I have a guilty pleasure to confess: Fairy-tales are still my favorite kind of stories. Ever since I was a little girl and my mom’s family introduced me to a red-headed young girl who dreams of life on land and has the voice of an angel. After that, infatuation with this girl living fairy-tale world, and also a princess, set in; everything from the songs to the clothing, or so I am told. Naturally, I have no memory of that. It isn’t just the dashing hero who travels through fire and thorns to bestow a kiss on his love in the only hope of saving her (although that kind of heroics don’t ruin the effect) or the pretty music but the world in which it takes us into that captures us as a viewer. Really it is a lot more than that.
There is a magical quality to the world we journey to, and a glimpse of a world we’ll never know. Today that world is more than just a girl with a pretty face and a guy who arrives in time to rescue her. No, indeed, according to our culture, the girl can disarm the bandits, reject what she knows is the poisoned apple and take back her kingdom all while still managing to look pretty as a picture. Talk about, all in a day’s work, huh?
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Female empowerment is just one taboo pc subject that continues to get attention. So then, the question, if we don’t want to present the woman as the “weaker” sex; why do we still love it when at the end credits, the guy still rescues the girl?
Or most of the time that adage proves true…
Happily-ever-after has been getting a facelift of sorts. It seems like we cannot look at upcoming box office listings without seeing headlines about the next fairy-tale re-telling. It’s a trend that I’m obsessing over. Ten years ago a little movie no one thought anything off appeared on the big-screen. It was The Princess Diaries. It tells from story of the 21st century teen Mia Thermopalis who is not just a social leper but also learns she’s actually a real-life princess. Vaguely do I remember when first I saw it. It was Christmas and my parents had bought it for Liz and I. Since we were celebrating, but it wasn’t Christmas day and my dad was late getting home from work, we watched it. Needless to say, we were about to die with anticipation because we’d been promised that we could watch the movie; and after all, it was about a princess! What more could any young girl wish for?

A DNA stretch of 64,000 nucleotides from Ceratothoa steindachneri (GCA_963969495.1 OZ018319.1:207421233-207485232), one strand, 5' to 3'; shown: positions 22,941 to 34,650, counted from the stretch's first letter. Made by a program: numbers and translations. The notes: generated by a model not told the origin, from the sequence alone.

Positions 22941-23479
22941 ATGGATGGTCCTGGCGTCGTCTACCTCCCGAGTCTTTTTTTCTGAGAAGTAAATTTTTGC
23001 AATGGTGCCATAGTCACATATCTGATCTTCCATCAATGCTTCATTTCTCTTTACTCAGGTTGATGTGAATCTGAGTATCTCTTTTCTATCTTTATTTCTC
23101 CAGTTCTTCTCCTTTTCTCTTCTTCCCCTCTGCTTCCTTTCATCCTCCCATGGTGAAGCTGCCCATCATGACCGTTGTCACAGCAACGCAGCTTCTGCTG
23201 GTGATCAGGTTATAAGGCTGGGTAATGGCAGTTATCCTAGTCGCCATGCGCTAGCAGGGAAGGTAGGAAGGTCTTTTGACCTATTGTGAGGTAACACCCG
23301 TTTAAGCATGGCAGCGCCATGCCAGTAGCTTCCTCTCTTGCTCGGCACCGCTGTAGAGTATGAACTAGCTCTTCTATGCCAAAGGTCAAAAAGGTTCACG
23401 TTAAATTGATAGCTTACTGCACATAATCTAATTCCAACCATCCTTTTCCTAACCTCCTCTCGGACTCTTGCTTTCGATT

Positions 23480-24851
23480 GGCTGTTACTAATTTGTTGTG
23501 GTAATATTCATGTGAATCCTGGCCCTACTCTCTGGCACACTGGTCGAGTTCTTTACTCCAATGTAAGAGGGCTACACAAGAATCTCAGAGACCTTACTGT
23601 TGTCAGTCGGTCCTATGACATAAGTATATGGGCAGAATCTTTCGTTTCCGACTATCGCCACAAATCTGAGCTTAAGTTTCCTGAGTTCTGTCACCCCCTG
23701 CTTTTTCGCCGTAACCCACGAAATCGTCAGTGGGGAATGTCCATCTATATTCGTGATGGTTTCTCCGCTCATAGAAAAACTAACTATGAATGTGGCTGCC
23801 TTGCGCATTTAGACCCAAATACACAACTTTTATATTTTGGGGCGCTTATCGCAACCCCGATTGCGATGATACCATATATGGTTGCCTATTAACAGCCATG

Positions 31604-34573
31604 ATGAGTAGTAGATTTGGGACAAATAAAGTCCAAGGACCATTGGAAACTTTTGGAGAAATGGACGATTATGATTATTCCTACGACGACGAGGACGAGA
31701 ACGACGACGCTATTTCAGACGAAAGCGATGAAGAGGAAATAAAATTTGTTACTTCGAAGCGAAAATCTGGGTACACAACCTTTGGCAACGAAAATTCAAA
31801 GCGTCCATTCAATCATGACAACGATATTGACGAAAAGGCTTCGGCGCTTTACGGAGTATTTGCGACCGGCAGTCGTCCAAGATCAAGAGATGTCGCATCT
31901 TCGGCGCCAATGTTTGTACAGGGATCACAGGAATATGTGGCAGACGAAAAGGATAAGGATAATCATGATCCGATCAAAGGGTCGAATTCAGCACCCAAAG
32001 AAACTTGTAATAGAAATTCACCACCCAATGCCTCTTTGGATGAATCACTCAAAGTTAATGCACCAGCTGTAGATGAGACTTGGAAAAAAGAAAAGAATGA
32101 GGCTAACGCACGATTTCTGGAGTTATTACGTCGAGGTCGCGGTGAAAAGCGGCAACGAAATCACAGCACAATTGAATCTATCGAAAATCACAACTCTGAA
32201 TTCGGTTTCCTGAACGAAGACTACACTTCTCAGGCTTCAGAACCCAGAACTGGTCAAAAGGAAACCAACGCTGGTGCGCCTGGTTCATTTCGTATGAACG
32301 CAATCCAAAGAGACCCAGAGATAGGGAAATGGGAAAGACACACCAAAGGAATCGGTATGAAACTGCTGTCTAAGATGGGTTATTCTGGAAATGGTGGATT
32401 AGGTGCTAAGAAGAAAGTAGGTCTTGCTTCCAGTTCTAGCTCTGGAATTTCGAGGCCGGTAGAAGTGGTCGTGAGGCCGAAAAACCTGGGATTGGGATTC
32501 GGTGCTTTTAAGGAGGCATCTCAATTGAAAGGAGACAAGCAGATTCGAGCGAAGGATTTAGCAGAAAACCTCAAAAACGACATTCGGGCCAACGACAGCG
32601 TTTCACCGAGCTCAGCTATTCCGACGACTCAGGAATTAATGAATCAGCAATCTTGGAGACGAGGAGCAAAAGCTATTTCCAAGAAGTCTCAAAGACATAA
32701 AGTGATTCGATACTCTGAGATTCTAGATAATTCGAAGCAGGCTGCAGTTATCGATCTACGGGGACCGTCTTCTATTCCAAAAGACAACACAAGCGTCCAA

More recently, I saw Mirror Mirror in which Snow (the princess) is a delicate beauty unafraid of defending herself. In this depiction, writers capture a nearly perfect female (princess) protagonist. She’s pretty, from the inside out, has class, knows how to defend herself. Both Mia and Snow are strong characters albeit very different. Neither one is a bad influence as young women. Any female protagonist today presents as a woman who may not need a man but there’s always love in the end.
Confidant, strong and career is the modern woman today. It isn’t wrong to be independent so long as we learn to accept and ask for help when and if we need it. I actually believe it to be something “good” when young women embrace this. Today’s world almost demands that we, as a modern young lady, be of an independent mind. My upbringing gives me a perspective in which I try (notice the emphasis) to see things as a girl who is not of the world but must survive in it. Being true to ourselves is not always easy.
Adapting in a world that may intimidate or ridicule us because we believe things should happen in the “proper” order (Biblical) or we have a conviction to stay home isn’t an easy decision. But God doesn’t promise us that. Christ sees in us a precious child no matter what we chose, and our Father is the King of Kings. Let’s see Hollywood top that – that’s no fairy-tale.